Thursday and Friday are healthy, stable TV nights this year, a dramatic shift from last year’s Thursday ratings wars and Friday’s former status as a dead zone.
Both are loaded with well-known, audience-drawing shows. Thursday, in fact, has room for only one new show—ABC’s boys’ club dramedy Big Shots. The 9 p.m. time slot will be a TiVo nightmare, though, again pitting ratings winners Grey’s Anatomy and CSI: Crime Scene Investigation against each other, then tossing in Supernatural on The CW and the second half of NBC’s comedy block, including The Office and Scrubs.
While Men in Trees and Friday Night Lights bounced around time slots last year, both are anchored on Fridays now. Men in Trees even gets a tough-girl lead-in from Women’s Murder Club.
With these kinds of lineups, it might be worth staying home.
ABC: Big Shots, 10 p.m.; premieres Sept. 27
What: Alpha males with important jobs and scandalous personal lives help one another in and out of crisis after crisis.
Who: Michael Vartan, Dylan McDermott, Christopher Titus, Joshua Malina, Nia Long, Paige Turco, Peyton List, Jessica Collins, Amy Sloan.
Why: To make a comparably sexy follow-up to Grey’s Anatomy that might actually interest dudes.
How: A CEO dies in a tragic golf cart accident, leading us into the comically messy personal lives of wealthy, high-powered and stressed-out playboys. Consider James (Vartan), who might lose his job and his wife; or Duncan (McDermott), who has an ex-wife (Turco) he sleeps with, a daughter (List) who hates him, a dodgy reporter hounding him, and a transsexual prostitute selling him out; or Karl (Malina), whose wife (Sloan) and mistress (Collins) recently became BFFs. It’s entertaining, if cliched, to watch a bunch of wealthy white cads assist in their own downfalls. The jokes are predictable and the drama more like melodrama—“I may be leaving, but I’m not the one who walked out”—but it might be a blowout success thanks to its Grey’s Anatomy lead-in. This is the same audience that made the decidedly cliched and melodramatic October Road a hit. As a plus, at least this melodrama features an all-star eye-candy cast of leading men and some interesting kick-butt ladies, especially Long, who plays James’ friend and colleague.
Grey’s Anatomy, 9 p.m.; premieres Sept. 27, ABC: So many questions left to be answered. What happens now that Burke and Cristina have split? Now that Mer/Der are on the rocks? Now that Callie and George might be preggers? Now that Izzie and George are really and truly in love? And what the heck is going on with the chief? Thank you, season premiere.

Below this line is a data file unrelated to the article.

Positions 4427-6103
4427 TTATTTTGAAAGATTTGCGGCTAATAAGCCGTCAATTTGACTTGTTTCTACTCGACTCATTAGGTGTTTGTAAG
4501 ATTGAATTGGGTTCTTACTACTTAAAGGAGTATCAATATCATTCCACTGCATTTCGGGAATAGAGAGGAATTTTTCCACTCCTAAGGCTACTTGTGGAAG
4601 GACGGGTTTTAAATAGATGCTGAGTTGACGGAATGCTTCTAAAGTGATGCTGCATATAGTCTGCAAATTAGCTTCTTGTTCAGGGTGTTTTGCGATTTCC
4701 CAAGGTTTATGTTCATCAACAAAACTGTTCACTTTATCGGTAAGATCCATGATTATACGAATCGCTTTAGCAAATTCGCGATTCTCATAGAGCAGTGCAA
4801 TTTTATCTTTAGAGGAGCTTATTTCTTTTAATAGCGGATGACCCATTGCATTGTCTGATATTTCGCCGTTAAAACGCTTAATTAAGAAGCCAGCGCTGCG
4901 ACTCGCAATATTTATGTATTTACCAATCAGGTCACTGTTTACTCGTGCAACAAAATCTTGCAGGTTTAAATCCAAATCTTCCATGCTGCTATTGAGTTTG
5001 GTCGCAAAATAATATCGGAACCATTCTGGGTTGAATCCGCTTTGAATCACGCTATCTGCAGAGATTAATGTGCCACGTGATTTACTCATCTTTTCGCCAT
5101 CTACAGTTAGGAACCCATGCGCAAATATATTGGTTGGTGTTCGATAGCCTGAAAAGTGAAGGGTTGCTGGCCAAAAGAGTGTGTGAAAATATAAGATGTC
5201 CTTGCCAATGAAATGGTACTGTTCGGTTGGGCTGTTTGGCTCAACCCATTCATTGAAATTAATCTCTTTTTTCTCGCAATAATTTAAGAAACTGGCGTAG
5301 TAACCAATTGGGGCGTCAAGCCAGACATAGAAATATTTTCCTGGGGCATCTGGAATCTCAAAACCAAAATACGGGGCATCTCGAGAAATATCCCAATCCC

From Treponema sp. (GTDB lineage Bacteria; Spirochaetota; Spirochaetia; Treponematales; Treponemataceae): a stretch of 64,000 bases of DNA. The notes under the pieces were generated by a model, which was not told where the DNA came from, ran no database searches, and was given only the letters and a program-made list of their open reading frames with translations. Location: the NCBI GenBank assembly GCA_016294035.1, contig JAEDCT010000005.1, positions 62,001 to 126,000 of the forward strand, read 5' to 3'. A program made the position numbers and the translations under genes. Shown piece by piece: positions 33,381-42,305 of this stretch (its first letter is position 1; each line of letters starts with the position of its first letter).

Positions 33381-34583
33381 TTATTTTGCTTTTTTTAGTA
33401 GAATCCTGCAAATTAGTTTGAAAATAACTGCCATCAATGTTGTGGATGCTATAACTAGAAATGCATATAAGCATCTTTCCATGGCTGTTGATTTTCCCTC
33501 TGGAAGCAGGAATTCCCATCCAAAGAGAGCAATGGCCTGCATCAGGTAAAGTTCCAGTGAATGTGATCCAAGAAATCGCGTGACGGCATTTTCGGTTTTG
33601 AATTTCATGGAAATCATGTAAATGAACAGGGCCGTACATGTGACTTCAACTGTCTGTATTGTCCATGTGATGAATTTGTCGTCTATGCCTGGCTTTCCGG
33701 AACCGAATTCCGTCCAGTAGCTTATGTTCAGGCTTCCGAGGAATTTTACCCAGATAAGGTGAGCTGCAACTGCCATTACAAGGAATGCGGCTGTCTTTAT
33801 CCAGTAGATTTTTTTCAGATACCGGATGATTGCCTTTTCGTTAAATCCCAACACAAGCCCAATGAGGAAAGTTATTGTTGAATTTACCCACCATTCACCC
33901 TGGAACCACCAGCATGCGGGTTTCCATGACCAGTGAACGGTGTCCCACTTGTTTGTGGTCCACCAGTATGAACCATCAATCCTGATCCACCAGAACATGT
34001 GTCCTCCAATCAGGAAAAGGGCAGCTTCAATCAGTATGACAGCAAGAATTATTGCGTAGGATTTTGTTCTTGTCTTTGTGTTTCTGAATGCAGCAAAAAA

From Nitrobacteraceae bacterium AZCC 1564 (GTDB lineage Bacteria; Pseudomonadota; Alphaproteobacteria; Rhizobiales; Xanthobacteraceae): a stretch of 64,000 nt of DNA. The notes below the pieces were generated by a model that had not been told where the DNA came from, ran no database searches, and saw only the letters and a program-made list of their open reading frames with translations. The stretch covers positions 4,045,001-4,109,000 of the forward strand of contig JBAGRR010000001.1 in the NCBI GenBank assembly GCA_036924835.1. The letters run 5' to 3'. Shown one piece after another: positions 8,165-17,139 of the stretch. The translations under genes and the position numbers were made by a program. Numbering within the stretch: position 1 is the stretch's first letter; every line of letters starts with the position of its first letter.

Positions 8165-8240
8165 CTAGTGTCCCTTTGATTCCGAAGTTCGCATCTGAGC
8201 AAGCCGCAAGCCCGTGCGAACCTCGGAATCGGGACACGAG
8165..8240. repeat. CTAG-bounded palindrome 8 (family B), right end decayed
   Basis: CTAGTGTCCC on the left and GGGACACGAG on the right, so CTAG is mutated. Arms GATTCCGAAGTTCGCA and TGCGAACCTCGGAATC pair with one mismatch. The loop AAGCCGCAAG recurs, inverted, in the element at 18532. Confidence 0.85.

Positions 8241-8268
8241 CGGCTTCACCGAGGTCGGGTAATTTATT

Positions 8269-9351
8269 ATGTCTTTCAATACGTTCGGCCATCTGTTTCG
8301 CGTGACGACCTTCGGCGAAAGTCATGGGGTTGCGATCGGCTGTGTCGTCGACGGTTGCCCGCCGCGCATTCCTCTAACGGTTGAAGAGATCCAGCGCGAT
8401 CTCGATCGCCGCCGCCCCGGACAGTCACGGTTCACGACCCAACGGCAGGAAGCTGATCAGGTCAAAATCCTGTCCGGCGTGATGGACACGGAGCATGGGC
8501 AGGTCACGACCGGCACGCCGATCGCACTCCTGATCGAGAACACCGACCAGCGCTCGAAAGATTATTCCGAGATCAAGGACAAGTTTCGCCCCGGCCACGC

CSI: Crime Scene Investigation, 9 p.m. Sept. 27, CBS: A creepy season finale filled with serial killers and dead dolls revealed Grissom loves Sara. Because none of the CSIers can be too happy, that means Sara is in danger, trapped under a car in the desert, and the only person who knows how to find her is a hallucinating murderer.
The Office, 9 p.m. Sept. 27, NBC: A shake-up at Dunder-Mifflin in the season finale means jobs are a-changin’ this season. But the big change is that Jim asked Pam out. Like, on a date. Let the Office romance begin.
Suggestions for how to plan your night of couch potato-ing:
Watch: Ugly Betty, Grey’s Anatomy, Without a Trace.
Record: My Name Is Earl, 30 Rock, The Office, Scrubs, Big Shots.
Forget: Are You Smarter Than a 5th Grader?, Don’t Forget the Lyrics.
ABC: Women’s Murder Club, 9 p.m.; premieres Oct. 12
What: It’s a coffee klatch of crime solvers, including a police officer, prosecutor, reporter and medical examiner.
Who: Angie Harmon, Paula Newsome, Aubrey Dollar, Tyrees Allen, Laura Harris, Rob Benedict.
Why: The series of books by James Patterson is intensely popular, and this will make a nice lead-in for Men in Trees.
How: Lt. Lindsay Boxer (Harmon), prosecutor Jill Bernhardt (Harris), medical examiner Claire Washburn (Newsome) and reporter Cindy Thomas (Dollar) are gal pals who help one another through break-ups and dog-sitting, but also through the stress of their daily jobs by sharing clues and information on some of San Francisco’s most brutal crimes. You can try to hate it, but it’s quite entertaining. It’s the perfect lead-in for Men in Trees, another show you can try to hate but end up loving.